Not The Writer I Used To Be

I struggled with writing in 2022. I had no motivation, no energy, no willingness to sit down and actually get some words done. I was stuck in a vicious circle of wanting to write – not writing – feeling bad about the fact I hadn’t written – losing all motivation to write – wanting to write, and repeat.

I’ve been writing since I was fifteen years old. That’s over half of my life. And I’ve been writing seriously since 2015. ‘Not writing,’ wasn’t something I was used to. But there I was in 2022, unable to focus for more than twenty minutes, partly content to just sit and watch Netflix or scroll through Tik Tok.

Every writing session I did just brought me more disappointment because, for me, I hadn’t done a good enough job. I hadn’t worked hard enough towards my goal of being a published author. That disappointment just put me off wanting to write, until my disappointment in NOT writing grew too big to ignore.

It took me a long time to be okay with my lack of productivity, (like, the end of November,) and longer to realise what the issue was.

I am no longer the writer that I used to be.

I’ve always written the same way. Long writing sessions, and big word counts, setting myself impossible challenges that I would always win. If I lacked motivation at the start, my brain would kick in and work overtime at the last minute to get everything done. Word count was always the main factor as to whether I had done a good job or not.

I still fondly remember being able to write 1700 words in 30 minutes, or 18k in one day. I had the ability to pour words onto the page without thought to how it sounded, or if the spelling was correct, or even if it made complete sense. I could edit after I was done. But those days are, sadly, behind me.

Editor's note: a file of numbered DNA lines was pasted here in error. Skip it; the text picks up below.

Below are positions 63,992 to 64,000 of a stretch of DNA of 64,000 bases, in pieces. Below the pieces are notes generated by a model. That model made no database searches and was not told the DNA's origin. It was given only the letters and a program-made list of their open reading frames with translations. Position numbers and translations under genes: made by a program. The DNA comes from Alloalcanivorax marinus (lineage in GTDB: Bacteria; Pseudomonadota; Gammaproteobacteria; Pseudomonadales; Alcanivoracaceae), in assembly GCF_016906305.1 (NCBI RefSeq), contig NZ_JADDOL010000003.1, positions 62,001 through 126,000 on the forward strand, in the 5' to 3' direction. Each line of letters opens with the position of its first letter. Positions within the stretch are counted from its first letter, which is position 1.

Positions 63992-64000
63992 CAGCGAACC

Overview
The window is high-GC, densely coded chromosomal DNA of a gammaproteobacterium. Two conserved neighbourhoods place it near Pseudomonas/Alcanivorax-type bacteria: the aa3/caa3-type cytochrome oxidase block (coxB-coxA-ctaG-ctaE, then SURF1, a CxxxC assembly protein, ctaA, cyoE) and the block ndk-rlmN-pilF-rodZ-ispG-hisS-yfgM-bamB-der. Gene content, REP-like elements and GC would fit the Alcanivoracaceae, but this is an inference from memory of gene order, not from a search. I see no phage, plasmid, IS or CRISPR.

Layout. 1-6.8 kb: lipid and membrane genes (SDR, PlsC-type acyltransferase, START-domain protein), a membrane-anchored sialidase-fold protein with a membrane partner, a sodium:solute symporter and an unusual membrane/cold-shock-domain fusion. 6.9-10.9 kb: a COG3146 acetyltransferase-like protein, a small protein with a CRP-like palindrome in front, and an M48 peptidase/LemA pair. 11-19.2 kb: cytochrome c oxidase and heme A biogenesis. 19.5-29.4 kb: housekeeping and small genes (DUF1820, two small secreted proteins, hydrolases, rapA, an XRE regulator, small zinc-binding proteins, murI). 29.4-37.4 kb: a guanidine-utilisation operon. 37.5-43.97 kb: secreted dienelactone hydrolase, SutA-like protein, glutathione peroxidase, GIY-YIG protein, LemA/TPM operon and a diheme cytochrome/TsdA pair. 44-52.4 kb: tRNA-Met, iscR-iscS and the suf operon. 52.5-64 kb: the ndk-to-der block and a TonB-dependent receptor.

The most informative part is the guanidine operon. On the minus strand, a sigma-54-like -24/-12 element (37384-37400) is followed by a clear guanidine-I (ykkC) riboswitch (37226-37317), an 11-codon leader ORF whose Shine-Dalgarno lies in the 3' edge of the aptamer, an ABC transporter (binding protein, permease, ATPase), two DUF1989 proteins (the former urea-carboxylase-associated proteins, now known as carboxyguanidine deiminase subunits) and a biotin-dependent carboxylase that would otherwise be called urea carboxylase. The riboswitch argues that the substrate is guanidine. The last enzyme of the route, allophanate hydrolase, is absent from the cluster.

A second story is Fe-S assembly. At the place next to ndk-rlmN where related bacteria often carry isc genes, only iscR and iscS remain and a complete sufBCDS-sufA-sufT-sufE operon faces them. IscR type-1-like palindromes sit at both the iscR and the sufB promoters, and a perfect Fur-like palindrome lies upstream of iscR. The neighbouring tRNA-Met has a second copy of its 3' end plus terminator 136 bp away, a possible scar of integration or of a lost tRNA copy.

In 2022, faced with those same challenges, my brain shut down. Deadlines loomed, but no burst of productivity would rise to defend. I would have the urge to write mentally, but I couldn’t bring myself to do so physically.

2022, in hindsight, was a year of burnout. But I didn’t see it. All I saw was failure. Giving myself those challenges, an opportunity to rise to the win was making it worse, until I didn’t care anymore.

What I didn’t understand then, but I do now, is that my life is different than it was before. I have different responsibilities in life, different stressors and sources of anxiety. I can’t write how I used to anymore, not because I don’t care about my writing, or have lost my drive towards my goal. But because I physically can’t. My brain doesn’t respond that way anymore. And that’s okay.

I have to find out what kind of writer I am now. I have to relearn things about myself in order to figure out the best way to move forward with my writing and maintain productivity, without the lingering fear of stress or burnout. I need to let go of the writer I once was, and try something new.

I can’t say this will be an easy journey, or one with a single answer. I’m not going to be able to change overnight, and I’m not going to be okay with the change at the snap of a finger.

I’ve done the most important thing, which is figuring out there’s an issue, and making a conscious effort to make a change, instead of trying and failing to stick with what I know. All I need to do now is move forward, make that change, and hope that my motivation returns, even if my old way of writing doesn’t.

Good thoughts, and happy writing.